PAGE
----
If you’re experiencing extreme stress or intense emotions (like the loss of a loved one), you may even feel like you’re having a heart attack due to a condition called “broken heart syndrome.” This condition temporarily disrupts the heart’s normal pumping and can be really scary—it feels like a heart attack! If you experience anything like this, please seek immediate medical assistance as it is treatable.
When faced with stress, you need energy. Stat. The liver meets this need by producing extra blood sugar (i.e., glucose). But the body can’t handle these blood sugar surges indefinitely. That’s why chronic stress can increase the risk of type 2 diabetes.
In addition, the digestive system is also impacted by the rush of hormones. Chronic stress can lead to heartburn, acid reflux, and even cause ulcers to flare up due to an increase in stomach acid. It can also change how food moves through the body, explaining why you may experience stomachaches, nausea, gas, diarrhea, or constipation when you’re stressed. And it may lead to more complex conditions like irritable bowel syndrome.
You may also experience an increase of appetite, which can lead to weight gain, or a decrease of appetite, leading to fatigue if you aren’t getting enough fuel for your body. And if you’ve ever been stressed (who hasn’t?!), you probably noticed you don’t necessarily make the best decisions when it comes to food. If given a choice between cookies, donuts, chips, or, say, broccoli… Yeah, you’re probably not going to choose the broccoli on a stressful day.
Because stress activates the fight or flight reaction, preparing the body for action, it’s not surprising that the muscles throughout the body tense up. This not only prepares the body to fight or fly, but it also helps protect against injury. Once the threat is gone, however, the muscles can once again relax.
But chronic stress keeps the muscles tight, which can lead to headaches and body pains, especially in the back and shoulders. It can also make the jaw disorder TMJ worse from tight facial muscles.
Stress can also lower your threshold for pain, causing the muscles to be more sore. And it can also cause other conditions like arthritis or fibromyalgia to flare up.
To make matters worse, if you’re already feeling sore, you’re also more likely to skip exercising, which actually can make you more sore and more stressed.
What’s the “integumentary system”? It consists of the skin, hair, and nails and is by far the largest organ in the body. And of course, it isn’t immune to the effects of chronic stress. Some conditions that can be made worse by stress include acne, eczema, rosacea, alopecia, or psoriasis.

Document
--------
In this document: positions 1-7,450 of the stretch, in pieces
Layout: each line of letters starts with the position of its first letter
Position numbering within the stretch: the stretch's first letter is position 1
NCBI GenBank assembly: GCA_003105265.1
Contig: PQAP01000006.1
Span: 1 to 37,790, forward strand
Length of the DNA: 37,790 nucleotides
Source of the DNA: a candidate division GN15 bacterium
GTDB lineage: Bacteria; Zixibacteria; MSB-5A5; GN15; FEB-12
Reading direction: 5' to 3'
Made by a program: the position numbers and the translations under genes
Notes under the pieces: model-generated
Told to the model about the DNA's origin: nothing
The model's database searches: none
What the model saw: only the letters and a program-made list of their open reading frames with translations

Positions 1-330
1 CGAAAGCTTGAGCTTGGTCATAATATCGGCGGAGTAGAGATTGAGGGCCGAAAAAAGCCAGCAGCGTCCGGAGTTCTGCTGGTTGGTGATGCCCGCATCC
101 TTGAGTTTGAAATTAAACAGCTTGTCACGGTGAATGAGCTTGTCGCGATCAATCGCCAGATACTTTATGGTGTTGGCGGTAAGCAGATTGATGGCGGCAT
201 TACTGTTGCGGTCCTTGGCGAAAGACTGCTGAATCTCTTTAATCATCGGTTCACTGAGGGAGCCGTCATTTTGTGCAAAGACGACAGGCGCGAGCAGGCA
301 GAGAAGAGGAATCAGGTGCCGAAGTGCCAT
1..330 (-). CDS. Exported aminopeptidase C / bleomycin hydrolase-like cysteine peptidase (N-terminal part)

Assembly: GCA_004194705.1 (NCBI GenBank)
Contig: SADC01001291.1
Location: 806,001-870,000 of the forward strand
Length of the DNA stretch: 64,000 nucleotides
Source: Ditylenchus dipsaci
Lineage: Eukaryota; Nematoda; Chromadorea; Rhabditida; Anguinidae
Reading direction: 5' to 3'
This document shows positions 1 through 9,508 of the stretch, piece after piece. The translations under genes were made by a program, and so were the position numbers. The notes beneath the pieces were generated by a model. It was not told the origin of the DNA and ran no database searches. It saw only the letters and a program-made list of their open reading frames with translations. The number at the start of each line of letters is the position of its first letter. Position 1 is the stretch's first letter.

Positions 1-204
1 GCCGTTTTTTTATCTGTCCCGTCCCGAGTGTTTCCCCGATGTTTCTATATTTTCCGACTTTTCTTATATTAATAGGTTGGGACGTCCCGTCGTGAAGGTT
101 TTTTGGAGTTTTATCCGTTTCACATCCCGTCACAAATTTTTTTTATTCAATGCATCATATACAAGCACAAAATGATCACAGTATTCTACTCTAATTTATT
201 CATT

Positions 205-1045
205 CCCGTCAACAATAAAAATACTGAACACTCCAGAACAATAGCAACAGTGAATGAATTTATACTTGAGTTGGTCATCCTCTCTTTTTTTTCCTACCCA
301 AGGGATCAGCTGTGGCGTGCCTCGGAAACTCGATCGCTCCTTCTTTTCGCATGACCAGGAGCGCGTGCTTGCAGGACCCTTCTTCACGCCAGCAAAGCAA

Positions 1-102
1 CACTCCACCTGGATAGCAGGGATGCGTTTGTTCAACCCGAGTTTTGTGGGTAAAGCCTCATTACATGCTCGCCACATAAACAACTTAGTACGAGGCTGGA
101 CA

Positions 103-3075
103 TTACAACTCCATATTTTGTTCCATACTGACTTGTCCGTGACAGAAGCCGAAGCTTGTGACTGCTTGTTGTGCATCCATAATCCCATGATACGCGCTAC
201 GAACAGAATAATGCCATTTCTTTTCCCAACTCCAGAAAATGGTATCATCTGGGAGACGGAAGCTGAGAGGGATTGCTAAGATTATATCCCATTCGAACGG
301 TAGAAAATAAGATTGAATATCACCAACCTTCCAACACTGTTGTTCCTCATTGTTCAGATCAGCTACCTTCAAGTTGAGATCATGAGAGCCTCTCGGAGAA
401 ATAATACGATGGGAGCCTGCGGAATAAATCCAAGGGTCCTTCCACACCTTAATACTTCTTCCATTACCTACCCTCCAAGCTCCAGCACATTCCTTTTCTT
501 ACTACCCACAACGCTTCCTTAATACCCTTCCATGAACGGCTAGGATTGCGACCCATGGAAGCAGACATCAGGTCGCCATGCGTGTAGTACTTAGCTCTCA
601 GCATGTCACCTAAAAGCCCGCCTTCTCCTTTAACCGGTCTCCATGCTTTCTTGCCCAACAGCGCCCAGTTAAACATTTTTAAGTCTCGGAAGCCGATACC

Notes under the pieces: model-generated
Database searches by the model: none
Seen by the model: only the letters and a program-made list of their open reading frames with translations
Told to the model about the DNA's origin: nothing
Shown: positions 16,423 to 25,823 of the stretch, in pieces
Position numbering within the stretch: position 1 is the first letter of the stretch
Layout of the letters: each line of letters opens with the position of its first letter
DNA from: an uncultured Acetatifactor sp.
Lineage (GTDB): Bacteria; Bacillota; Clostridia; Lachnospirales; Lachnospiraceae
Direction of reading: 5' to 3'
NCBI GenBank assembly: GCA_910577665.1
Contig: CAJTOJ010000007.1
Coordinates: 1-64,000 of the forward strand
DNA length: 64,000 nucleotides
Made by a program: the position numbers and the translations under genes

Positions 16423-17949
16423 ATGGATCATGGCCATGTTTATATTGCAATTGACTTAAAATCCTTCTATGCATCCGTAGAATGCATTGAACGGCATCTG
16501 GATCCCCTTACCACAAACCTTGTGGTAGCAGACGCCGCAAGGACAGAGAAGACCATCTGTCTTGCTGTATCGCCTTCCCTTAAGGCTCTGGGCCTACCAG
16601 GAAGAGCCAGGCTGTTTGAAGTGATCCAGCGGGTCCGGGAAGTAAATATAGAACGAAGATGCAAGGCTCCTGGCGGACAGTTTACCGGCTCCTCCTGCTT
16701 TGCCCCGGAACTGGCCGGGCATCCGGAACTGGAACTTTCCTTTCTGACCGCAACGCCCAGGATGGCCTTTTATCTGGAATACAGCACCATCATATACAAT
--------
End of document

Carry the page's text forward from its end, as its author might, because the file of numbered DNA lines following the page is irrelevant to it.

Prolonged stress can also cause itching and even hives, increase sweating, and make your hair fall out. Oh, and if you accidentally get a cut or bruise, you can expect the wound to take longer to heal.
If you’re exhausted by unrelenting stress, it’s pretty likely that sex is the last thing on your mind. And while short-term stress can increase levels of testosterone in men, long-term stress leads to a decrease, which can negatively affect sperm production and lead to sexual dysfunction and even impotence.
Women aren’t immune to the impact of chronic stress either. It can affect the menstrual cycle, causing more irregular, heavier, and more painful periods. And, stress can amplify the symptoms of menopause.
How to Manage the Effects of Stress on the Body
People respond to stress differently. And again, the right kind of stress (think short-term excitement) can be good and really beneficial to your health. So please don’t think all stress is bad. It’s a bit like goldilocks—you need just the right amount to thrive.
But if you are experiencing chronic stress, it’s time to take back control and decrease levels. Fortunately, there are numerous ways to help reduce the levels of stress, so you aren’t overwhelmed with prolonged stress:
- Connect with friends and family, who can provide emotional support
- Exercise regularly
- Take a walk
- Be mindful
- Build mental fortitude
- Be grateful
- Breathe deeply
- Try yoga
- Get outside
- Practice good sleep hygiene
- Improve self-care
- Enjoy a massage
- Eat mostly nutrient-dense whole foods
- Take care of your gut health
- Laugh often
- Try adaptogenic herbs
- Seek help (from a doctor, therapist, or counselor) when necessary